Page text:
The famous serene faces of Angkor Wat show Buddhist harmony with life




The Khmer Empire was rival to the Srivajaya, its religions were Hinduism, Buddhism

It covered Thailand, Cambodia, Viet Nam and parts of Malaysia before being reclaimed by the jungle




Post-Gupta India


Signal of Harsha's decline: Abbasid castle complex built after the conquest of the Sind at Hyderabad




Mahmud of Ghazni holding court in India after looting Punjab and destroying Hindu temples

Islamic expansion in the postclassical period went east into India and China, south to Africa (Axum) and north to Byzantium

In all, 25% of India would covert to Islam




The Delhi Sultanate kept India free from the Mongols in the 1200s but was later taken by the Afghan Moguls




A professional does a SPRITE chart for the Delhi Sultanate:





Hinduism developed energetically after the Islamic incursion into north India, and Buddhism declined in India

Here Vishnu (left) and Siva gained more roles, and cults developed around both of them, while Shankara harmonized Hinduism

and Ramanuja taught union with Vishnu was possible. Nevertheless, many lower caste people converted to Islam during the Sultanate

Guru Kabir even taught that Vishnu, Siva and Allah as the same deity, and the Bhakti movement stressed Muslim-Hindu unity




India's Chola Dynasty ruled the southern part of the subcontinent while the Delhi Sultanate ruled the north




Siva Idol at Brihadeeswara Temple




Trichanopoly as it was called by the British, is a temple complex in southern India build by the Cholas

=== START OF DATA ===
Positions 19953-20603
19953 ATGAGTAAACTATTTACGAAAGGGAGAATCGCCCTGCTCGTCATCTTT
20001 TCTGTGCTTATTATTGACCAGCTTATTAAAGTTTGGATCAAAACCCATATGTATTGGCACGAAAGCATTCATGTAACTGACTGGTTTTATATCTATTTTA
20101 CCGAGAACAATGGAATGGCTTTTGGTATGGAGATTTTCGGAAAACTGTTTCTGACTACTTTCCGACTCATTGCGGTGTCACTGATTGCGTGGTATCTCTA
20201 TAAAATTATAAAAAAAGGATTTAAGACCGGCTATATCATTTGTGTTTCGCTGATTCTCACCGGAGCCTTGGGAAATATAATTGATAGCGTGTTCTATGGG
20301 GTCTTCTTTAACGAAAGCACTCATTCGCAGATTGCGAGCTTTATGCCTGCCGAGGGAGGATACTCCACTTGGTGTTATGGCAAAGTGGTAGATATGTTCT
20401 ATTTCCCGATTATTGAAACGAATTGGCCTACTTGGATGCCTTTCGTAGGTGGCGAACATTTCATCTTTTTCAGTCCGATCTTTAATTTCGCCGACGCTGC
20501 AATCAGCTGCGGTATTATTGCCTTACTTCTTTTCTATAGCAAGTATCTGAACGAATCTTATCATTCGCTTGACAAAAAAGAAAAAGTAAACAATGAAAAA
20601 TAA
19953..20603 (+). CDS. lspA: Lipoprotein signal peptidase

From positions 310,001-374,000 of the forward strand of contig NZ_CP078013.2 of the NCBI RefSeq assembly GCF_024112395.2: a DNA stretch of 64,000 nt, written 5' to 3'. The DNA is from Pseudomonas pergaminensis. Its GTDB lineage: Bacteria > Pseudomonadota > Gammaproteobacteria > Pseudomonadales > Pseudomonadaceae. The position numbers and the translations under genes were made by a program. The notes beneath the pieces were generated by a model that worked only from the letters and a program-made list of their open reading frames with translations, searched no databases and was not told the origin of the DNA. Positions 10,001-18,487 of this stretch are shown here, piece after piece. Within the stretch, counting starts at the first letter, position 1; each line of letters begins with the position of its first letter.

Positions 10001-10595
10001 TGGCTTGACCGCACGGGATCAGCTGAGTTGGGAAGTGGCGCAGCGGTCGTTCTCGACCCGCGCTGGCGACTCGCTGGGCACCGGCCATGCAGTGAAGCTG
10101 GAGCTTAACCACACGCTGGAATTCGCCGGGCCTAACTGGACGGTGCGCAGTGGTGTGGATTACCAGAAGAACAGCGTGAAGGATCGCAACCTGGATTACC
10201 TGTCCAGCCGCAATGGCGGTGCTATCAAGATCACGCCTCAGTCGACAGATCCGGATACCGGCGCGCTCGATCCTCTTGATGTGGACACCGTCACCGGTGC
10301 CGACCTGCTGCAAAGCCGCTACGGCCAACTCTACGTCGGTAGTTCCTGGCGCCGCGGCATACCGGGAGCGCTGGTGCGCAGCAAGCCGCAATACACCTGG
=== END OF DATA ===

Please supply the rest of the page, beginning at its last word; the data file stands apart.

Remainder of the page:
Mystical India's tradition lives on today in the Rockfort (Ucchi Pillayar)

a temple built on an outcropping of rock 3 billion years old




The Krishna Temple built in the 1300s was the centerpiece of India's Vijayanagar (Hampi) dynasty-

the largest, wealthiest and most powerful Hindu Kingdom in southern India following the Cholas




Pampapati Temple nearby- original Hindu architecture from before the conquest by the Moghuls




Today Vijayanagar (City of Victory) is mostly a ruin




NASA recognizes India's central Deccan Plateau as one of the amazing geological landforms in the world





Indian boys having fun in the Monsoon season




During the postclassical age in the Indian Ocean, Arabic Dhows like these had to negociate the Monsoons




Calicut, India became a major hub of the Indian Ocean trade linking China and the Indies with India, Persia, Arabia and Africa

In this emporium could be found cotton textiles, refined sugar, tanned products and high carbon steel




Chinese Junks could be found on the Indian Ocean as well, carrying 1000 tons




Trade routes during the heyday of the postclassical Indian Ocean trade




Today the Indian Ocean trade is still a coveted arena of competition between world  powers!






Ancient rain and flood patterns mix with modern society to create an interesting scene,

reminding us that travelers still have to negociate the Monsoon season





With four-five billion people living along the coastlines of Asia and Africa, much trash is just thrown out into the sea

During the postclassical period, greater India had 105 million people, and today the number is 20x that figure




Much of it winds up in the middle of the Indian and Pacific Oceans in places called gyres



Next: Postclassical Asia People